SANTA ANA (AP) — When Yen Ly was released from behind bars this spring, she assumed it wouldn’t be long before she began committing credit card fraud again to keep up with bills while feeding a devastating meth habit.
This time, however, was different. Five months later, the 29-year-old single mother who had been convicted twice for identity theft is a fulltime beauty school student, performs community service and has consistently tested clean for drugs.
Ly also is on the leadership committee of a special center where low-level ex-cons can take classes, learn parenting skills, get job training and complete drug and alcohol counseling — all in the same place. She said the program gave her structure and confidence and helped her grow as a parent.
“I feel as if they’re giving me a second chance and I’m not going to waste it,” Ly said. “I’ve gone this far and I don’t want to go back.”
Ly is one of thousands of lower-level felons in California being supervised by local authorities instead of state parole officers under a recent law that overhauled the state’s criminal justice system. Under the so-called realignment law, counties — and not the state — now bear the responsibility for housing inmates convicted of most non-serious, non-sexual and non-violent felonies and for watching them after their release.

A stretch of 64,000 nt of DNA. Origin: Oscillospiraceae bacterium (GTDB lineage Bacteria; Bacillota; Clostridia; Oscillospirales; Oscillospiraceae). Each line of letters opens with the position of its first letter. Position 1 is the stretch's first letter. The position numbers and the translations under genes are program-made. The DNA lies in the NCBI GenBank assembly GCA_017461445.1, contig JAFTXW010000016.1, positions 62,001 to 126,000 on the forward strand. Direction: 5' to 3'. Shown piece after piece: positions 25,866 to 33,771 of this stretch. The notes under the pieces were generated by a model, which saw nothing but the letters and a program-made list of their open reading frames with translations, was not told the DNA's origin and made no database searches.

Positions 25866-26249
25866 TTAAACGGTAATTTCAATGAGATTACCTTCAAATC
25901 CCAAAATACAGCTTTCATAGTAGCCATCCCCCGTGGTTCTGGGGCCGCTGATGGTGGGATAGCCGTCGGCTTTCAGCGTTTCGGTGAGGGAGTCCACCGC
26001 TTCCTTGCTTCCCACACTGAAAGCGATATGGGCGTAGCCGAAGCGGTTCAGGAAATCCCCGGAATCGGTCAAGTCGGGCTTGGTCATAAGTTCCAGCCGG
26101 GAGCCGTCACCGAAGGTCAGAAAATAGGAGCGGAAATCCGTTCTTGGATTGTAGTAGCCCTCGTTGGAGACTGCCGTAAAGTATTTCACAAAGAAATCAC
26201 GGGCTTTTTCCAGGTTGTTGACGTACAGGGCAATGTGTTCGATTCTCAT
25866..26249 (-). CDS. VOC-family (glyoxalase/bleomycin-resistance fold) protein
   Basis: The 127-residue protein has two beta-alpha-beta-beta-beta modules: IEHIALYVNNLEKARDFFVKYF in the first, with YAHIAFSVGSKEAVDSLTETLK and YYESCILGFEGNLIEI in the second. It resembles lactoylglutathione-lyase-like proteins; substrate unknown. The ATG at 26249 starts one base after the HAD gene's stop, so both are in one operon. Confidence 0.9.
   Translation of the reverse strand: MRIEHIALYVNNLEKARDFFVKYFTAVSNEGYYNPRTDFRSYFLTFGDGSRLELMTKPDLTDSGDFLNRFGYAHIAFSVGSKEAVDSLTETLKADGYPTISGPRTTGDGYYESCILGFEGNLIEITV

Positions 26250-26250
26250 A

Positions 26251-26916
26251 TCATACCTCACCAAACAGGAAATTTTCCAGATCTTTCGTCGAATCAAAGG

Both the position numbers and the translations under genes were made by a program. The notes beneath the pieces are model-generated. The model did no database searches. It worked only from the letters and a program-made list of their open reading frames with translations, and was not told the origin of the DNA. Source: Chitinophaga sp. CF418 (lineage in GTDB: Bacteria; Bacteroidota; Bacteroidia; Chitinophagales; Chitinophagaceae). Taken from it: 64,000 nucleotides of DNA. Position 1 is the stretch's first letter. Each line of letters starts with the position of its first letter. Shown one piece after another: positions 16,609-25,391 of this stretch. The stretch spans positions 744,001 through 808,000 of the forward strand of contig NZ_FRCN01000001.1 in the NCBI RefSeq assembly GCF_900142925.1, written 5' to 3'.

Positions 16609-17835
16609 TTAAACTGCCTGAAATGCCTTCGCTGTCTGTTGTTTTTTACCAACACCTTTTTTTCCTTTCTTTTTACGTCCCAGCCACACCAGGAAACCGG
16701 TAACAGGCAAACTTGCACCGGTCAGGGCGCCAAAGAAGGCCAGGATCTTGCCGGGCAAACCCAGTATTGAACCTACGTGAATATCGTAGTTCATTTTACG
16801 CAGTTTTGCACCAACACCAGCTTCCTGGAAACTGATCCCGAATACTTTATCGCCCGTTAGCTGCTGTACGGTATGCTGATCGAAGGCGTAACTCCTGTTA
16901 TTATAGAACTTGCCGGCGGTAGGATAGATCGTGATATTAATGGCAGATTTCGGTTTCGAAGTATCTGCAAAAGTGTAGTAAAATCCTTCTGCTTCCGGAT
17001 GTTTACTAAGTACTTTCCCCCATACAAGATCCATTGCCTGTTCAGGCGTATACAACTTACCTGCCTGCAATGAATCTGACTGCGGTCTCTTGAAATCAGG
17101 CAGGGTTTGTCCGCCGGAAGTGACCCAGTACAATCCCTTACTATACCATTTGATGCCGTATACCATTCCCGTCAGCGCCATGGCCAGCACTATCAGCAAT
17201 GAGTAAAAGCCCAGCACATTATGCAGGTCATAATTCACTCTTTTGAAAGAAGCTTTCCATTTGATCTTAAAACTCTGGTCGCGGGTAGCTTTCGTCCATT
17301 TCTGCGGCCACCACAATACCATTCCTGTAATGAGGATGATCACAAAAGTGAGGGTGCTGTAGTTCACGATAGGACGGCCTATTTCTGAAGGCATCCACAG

The main intent of the initiative, pushed by Gov. Jerry Brown, was to reduce severe overcrowding in California’s 33 adult prisons, a reduction that is mandated under a federal court order. Realignment also aims to make rehabilitation for lower-level felons a priority over incarceration.
Before the law took effect in October 2011, California had the nation’s highest recidivism rate, with about 70 percent of ex-cons being returned to prison after committing a new crime. While there are no data yet on whether realignment has had an effect, counties are implementing numerous programs to keep parolees from re-offending.
Many offenders committed crimes because they were drug addicts and can end the cycle of prison stints with better support on the outside, said Selena Teji, a policy analyst and spokeswoman with the Center on Juvenile and Criminal Justice in San Francisco.
“They don’t know how to function, so how do you teach them to play well with others and function in society? It’s about teaching them the rules in life,” she said. “The state was explicit in saying that realignment was because incarceration didn’t work.”
As a result, counties have been developing new strategies to keep felons from re-offending, which would now land them in already-overcrowded county lock-ups instead of state prison.
In less than two years, county probation departments more accustomed to handcuffs than hand-holding have entered a new world in which buzzwords such as “motivational interviewing” and “cognitive-behavioral therapy” are routine, and role-playing and journal-writing for ex-cons are an accepted part of doing business.